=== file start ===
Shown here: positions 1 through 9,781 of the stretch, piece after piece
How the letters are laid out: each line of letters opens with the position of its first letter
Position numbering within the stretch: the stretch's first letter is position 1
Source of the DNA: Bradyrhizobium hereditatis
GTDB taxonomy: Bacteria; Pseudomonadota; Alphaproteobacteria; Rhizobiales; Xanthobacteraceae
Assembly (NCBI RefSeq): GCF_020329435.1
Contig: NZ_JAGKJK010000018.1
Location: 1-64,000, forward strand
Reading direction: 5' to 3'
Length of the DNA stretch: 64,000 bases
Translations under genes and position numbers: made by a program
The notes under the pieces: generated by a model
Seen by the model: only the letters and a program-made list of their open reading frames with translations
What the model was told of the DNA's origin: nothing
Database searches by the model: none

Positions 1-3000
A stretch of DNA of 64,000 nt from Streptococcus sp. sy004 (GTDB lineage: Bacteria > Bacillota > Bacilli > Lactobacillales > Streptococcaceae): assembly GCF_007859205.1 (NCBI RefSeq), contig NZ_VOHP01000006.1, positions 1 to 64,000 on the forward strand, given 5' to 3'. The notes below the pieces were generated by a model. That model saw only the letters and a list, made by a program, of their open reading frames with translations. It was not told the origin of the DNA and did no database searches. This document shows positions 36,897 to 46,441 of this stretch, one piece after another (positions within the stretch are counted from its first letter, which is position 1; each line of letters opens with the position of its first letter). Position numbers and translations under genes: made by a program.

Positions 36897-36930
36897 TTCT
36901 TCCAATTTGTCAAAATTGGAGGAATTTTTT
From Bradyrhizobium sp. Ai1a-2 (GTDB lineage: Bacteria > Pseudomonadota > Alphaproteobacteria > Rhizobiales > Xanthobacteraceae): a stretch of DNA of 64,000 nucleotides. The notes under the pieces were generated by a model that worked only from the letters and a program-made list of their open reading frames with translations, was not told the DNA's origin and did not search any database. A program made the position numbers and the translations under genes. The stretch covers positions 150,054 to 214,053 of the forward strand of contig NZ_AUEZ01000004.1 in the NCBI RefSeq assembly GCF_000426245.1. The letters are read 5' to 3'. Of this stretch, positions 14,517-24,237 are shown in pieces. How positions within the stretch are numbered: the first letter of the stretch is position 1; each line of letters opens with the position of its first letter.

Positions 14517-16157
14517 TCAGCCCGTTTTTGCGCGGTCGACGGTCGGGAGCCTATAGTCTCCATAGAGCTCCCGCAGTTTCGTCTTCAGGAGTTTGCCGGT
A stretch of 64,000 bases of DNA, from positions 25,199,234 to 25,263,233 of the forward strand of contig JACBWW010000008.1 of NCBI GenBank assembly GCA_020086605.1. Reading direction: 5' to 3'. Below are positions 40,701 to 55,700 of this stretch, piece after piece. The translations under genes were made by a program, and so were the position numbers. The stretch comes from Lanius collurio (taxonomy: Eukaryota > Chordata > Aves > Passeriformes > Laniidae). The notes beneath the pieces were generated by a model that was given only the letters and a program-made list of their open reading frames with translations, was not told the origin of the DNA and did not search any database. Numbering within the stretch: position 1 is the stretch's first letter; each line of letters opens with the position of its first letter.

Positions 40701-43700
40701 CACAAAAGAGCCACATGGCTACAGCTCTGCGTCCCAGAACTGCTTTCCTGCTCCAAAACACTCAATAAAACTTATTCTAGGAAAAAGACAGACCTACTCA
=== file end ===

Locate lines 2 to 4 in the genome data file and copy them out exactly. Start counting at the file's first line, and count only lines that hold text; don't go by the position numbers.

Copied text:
How the letters are laid out: each line of letters opens with the position of its first letter
Position numbering within the stretch: the stretch's first letter is position 1
Source of the DNA: Bradyrhizobium hereditatis